Paula Chin in Green Ideas on September 7, 2023
Co-op and condo boards in New York City are under the gun. Beginning in 2024, Local Law 97 will require buildings larger than 25,000 square feet to reduce their carbon emissions under specified caps or face stiff fines. The caps get more stringent and the fines get more severe in 2030. But many boards are wondering how they're going to pay for the retrofits that will bring them in compliance with the law.
Help might be on the way in the form a recently introduced bill in the state Assembly (A5050), which would replace the stick with a carrot. Instead of threatening boards with fines, it could would give a property tax abatement to co-ops and condos pegged to the scale of their carbon emissions reductions.
“There’s no question that the implementation of Local Law 97 is going to present co-ops and condos with a huge financial burden,” says Assemblyman Edward Braunstein (D-Queens), who sponsored the bill. “Offering financial relief in the form of a tax abatement will help them offset the costs of the work they need to do.”
The proposed legislation ties a reduction in carbon emissions to a 10-year property tax abatement. Based on a sliding scale, the abatements would start at 5% of the cost of energy-efficiency projects that result in an emissions reduction of between 2% and 5%, up to a 9.5% abatement for an emissions reduction of between 25% to 29%. Buildings that cut their greenhouse-gas emissions 30% or more would receive a tax abatement of up to 20 years.
The baseline used for calculating your building’s emission reduction will be your energy benchmarking report, which buildings larger than 25,000 square feet are required to submit annually to the Department of Buildings under Local Law 84. Eligible project costs include a wide range of building work that result in greenhouse gas reductions, including the technical analysis work required before investments are made. Additionally, any increases to your building’s assessed valuation resulting from these improvements would be exempt from taxation for 20 years.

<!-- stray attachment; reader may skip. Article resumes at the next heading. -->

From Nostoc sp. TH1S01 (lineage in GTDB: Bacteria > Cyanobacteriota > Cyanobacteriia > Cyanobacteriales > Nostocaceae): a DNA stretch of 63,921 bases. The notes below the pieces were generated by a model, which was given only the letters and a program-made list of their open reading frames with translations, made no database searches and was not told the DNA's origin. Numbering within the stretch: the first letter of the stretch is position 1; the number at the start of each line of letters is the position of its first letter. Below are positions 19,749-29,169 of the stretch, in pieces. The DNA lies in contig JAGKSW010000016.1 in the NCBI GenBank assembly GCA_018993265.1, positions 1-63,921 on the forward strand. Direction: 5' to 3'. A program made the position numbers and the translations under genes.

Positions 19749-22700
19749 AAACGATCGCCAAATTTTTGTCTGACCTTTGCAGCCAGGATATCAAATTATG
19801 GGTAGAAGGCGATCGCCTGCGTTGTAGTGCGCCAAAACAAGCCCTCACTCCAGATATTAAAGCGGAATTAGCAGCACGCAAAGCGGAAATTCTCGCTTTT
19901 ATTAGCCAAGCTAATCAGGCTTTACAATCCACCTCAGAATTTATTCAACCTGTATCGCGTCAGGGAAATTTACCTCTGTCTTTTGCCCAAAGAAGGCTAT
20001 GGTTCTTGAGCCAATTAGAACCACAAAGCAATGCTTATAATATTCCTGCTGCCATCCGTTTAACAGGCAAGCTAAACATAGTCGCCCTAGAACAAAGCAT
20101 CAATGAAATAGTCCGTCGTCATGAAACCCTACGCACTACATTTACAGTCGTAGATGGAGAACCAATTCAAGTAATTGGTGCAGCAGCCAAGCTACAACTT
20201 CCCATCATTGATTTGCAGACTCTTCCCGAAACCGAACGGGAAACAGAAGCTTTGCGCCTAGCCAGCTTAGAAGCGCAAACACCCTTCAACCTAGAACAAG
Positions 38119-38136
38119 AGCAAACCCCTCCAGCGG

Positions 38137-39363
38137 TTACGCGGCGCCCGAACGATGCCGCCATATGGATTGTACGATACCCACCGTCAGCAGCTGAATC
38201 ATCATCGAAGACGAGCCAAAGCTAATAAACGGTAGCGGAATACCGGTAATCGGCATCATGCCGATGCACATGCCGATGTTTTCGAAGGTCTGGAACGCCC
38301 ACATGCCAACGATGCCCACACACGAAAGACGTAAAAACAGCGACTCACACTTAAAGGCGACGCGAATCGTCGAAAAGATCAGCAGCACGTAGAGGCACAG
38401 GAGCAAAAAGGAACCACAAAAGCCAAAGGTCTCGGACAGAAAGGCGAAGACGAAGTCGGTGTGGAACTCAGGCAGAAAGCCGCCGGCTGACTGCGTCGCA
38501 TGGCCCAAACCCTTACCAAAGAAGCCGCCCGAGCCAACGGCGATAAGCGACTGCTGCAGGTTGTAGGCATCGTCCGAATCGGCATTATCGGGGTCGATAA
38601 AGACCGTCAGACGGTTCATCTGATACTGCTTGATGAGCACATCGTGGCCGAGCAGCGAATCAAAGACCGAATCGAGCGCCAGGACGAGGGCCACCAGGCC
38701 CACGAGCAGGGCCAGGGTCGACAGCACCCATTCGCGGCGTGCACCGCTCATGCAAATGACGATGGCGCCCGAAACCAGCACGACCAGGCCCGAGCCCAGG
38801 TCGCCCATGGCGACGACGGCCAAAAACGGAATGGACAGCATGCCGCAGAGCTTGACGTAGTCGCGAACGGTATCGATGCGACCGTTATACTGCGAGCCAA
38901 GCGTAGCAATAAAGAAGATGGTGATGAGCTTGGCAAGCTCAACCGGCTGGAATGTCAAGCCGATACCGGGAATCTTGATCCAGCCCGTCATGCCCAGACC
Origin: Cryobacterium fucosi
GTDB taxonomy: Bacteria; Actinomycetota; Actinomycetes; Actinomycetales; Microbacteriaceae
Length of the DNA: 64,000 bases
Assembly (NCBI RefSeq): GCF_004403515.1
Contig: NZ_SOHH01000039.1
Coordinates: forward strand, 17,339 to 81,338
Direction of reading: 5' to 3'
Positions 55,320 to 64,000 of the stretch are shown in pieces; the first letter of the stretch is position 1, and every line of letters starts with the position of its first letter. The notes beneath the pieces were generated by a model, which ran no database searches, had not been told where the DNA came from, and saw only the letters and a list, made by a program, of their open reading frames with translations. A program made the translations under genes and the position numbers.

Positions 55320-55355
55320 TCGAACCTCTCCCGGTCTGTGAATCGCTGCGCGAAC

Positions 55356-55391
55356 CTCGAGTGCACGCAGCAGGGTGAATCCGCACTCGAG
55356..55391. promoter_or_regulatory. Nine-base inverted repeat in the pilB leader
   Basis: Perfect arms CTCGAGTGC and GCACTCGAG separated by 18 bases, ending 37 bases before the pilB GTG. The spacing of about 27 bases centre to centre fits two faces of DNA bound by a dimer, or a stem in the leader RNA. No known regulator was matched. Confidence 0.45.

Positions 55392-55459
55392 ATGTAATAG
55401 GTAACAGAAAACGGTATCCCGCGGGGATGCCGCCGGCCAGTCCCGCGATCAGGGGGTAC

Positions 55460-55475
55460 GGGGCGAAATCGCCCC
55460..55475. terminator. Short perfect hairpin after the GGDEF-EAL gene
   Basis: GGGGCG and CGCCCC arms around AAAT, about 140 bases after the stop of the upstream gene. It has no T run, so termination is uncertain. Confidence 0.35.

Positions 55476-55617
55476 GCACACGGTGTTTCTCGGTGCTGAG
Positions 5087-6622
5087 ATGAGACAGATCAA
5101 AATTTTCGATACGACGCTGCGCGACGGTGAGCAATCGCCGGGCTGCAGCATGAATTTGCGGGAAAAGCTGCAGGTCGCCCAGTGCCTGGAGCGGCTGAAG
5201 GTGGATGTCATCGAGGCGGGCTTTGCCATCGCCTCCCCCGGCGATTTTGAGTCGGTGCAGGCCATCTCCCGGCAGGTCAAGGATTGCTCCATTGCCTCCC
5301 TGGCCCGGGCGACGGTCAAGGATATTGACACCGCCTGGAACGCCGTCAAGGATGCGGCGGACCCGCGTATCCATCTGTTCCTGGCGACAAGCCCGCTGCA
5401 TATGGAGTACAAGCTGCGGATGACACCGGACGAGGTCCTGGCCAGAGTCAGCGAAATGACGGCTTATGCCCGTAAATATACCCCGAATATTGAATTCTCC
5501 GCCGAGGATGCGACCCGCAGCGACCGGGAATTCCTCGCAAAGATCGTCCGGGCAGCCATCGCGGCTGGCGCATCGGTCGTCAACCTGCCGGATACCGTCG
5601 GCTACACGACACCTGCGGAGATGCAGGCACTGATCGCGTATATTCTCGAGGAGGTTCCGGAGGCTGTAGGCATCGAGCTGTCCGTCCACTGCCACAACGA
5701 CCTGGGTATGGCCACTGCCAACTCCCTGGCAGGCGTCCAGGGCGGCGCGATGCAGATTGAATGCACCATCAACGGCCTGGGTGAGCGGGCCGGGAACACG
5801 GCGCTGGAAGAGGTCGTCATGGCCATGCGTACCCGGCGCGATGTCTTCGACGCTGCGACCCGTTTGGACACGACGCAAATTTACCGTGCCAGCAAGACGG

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Theoretically at least, the numbers can quickly add up to significant savings. For example, a board that spends $100,000 to install solar panels and cuts its building’s carbon emissions by 2% would receive a $5,000 abatement annually for 10 years totaling $50,000 — half of its investment. A building that spends $1 million to replace its oil-fueled burners with a cogen system for heat and hot water and achieves an emissions reduction of 25% would receive a $95,000 annual abatement, recouping a grand total of $950,000 over 10 years.
A5050 lays out carbon-emission reduction goals, but the question remains: How realistic are they and can boards reasonably expect to achieve them? “It all depends on the building, but certainly a 30% reduction would require aggressive retrofits,” says Mark Balsam, the president of ReDocs, an energy compliance consultant. “But low-hanging fruit type improvements, like boiler or chiller optimizations, could get you in the 10% to 15% range.”
The prospect of offering carrots as opposed to sticks couldn’t come too soon. “We've been advising our boards for a couple of years on LL97 compliance, getting analyses and proposal costs for potential energy projects they could do,” says Dennis DePaola, the executive vice president at the management company Orsid New York. “We’ve been trying to get people to modify their long-term capital plans. But costs keep escalating and spiraling, and there just isn’t sufficient payback for boards to invest in these projects without financial incentives. With this bill, there could be.”
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